The two-family house in Ra’anana’s Neveh Sharett neighborhood would certainly count as a fixer-upper. The owners have added on to the build over the years, but official property records show it to be a tiny 55 square meters. Even so, in Israel’s red hot real estate market, those homes could be worth millions of shekels.
In 2015 and 2016 two two-family homes in the same neighborhood of Ra’anana, which were listed at 53 square meters each, sold for 2.3 million shekels ($660,000 at current exchange rates) and 2.4 million shekels, respectively.
So, why aren’t the owners selling?
Only the government knows because the houses are public housing, owned by the government and managed by the state housing company Amidar.
Amidar manages 40,000 units around the country and the great majority of them are apartments in multistory buildings, as most people imagine public housing to be. But the company also manages 2,500 detached homes in various parts of Israel, built in the early days of the state when land was cheaper.
A lot of those homes are in towns in the periphery, like Shlomi , Kiryat Shemona and Beit Shean in the north and Arab in the Negev, where land continues to remain inexpensive and demand for homes is tepid.
But 650 of those detached homes are located in some of Israel’s most desirable communities, including 77 in the Tel Aviv suburb of Ra’anana. Another 28 are in nearby Kfar Saba, 52 in Herzilya, 54 in Hod Hasharon and 63 in Ramat Hasharon.
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In many cases, the homes are in neighborhoods that – by the standards of the town – are neglected. But all over Israel gentrification has lifted land prices and made areas once out of bounds for middle class families into in-demand areas. In areas like Jaffa, when Amidar enabled tenants to buy their homes, the process was accelerated.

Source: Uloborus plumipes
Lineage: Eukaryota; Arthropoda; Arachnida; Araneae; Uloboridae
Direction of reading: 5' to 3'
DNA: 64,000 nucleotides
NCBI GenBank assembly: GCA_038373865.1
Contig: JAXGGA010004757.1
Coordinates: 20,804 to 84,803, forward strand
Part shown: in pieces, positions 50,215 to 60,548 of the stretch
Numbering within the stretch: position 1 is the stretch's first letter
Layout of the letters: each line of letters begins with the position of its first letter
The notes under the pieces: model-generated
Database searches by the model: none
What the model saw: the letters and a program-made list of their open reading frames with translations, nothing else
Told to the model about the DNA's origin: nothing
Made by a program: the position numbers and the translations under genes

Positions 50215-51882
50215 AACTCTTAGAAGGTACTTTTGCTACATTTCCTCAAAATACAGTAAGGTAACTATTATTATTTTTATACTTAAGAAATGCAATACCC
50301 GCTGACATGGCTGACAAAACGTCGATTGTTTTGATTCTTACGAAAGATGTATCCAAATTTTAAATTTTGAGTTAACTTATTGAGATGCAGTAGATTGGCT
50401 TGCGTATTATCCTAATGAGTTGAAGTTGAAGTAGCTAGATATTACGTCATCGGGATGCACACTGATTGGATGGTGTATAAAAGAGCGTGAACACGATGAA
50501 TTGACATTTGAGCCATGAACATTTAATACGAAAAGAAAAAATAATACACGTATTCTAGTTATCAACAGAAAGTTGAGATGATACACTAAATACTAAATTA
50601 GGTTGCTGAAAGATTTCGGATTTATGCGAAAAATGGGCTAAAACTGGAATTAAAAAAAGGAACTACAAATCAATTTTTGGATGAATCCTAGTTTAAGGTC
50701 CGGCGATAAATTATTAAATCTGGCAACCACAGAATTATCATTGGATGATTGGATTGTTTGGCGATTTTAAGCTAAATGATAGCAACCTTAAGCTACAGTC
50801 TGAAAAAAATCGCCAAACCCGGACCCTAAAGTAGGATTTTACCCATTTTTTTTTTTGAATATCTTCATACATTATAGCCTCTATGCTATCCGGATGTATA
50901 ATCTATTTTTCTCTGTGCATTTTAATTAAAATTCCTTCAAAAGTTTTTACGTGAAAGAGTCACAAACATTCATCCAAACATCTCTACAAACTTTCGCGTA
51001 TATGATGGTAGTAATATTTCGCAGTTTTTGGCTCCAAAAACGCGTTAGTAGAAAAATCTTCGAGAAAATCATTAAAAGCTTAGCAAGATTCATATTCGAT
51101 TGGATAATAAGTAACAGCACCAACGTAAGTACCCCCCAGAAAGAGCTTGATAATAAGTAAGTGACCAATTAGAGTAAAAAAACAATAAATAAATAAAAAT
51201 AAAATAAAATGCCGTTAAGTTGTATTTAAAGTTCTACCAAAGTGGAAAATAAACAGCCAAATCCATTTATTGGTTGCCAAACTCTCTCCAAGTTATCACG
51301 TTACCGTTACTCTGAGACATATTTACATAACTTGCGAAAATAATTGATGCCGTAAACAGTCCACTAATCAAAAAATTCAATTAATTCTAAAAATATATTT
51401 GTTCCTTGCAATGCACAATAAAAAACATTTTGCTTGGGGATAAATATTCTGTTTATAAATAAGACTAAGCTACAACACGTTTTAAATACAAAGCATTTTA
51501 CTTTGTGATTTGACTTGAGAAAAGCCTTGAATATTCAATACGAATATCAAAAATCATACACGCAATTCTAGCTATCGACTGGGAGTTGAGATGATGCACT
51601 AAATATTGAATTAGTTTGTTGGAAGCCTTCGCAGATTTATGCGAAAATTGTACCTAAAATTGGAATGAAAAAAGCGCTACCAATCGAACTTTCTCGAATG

Asked by TheMarker why the state is sitting on such valuable property, Amidar denied it was responsible saying it role is only to manage public housing. The job of deciding what properties to buy or sell or upgrade belongs to the government, which is the landlord.
For its part, the Housing and Construction Ministry said policy didn’t it allow selling homes simply because the government could earn money from it.
“The ministry treats tenants equally and respectfully and doesn’t relate to them differently based on the value of the property they live in,” the ministry said. “The ministry ascribes a great deal of importance to allowing resident to stay in the neighborhoods in public housing even when the land is valuable.”
“The ministry will never evict public housing tenants even is the property is deemed valuable,” it added.
Hatzlacha, an organization dedicated to a fair economy and consumerism, thinks the policy represents a misuse of the public’s assets.
“Proper management of public-housing assets needs to consider factors like replacing and selling assets in order to increase the stock of housing and provide optimal solutions for those entitled to public housing both in terms of quantity and quality,” said Elad Man, the group’s legal adviser.
The fact that Amidar is holding onto expensive assets comes at a time when it is trying to increase the stock of public housing in order to cut down on a waiting list of more than 3,000 families waiting for apartments.
Amidar is raising 1 billion shekels in a bond offering and has gotten a 200 million shekel budget from the Housing Ministry, which it will use to buy by its estimate 943 units. But then money will only reduce the waiting list by less than a third.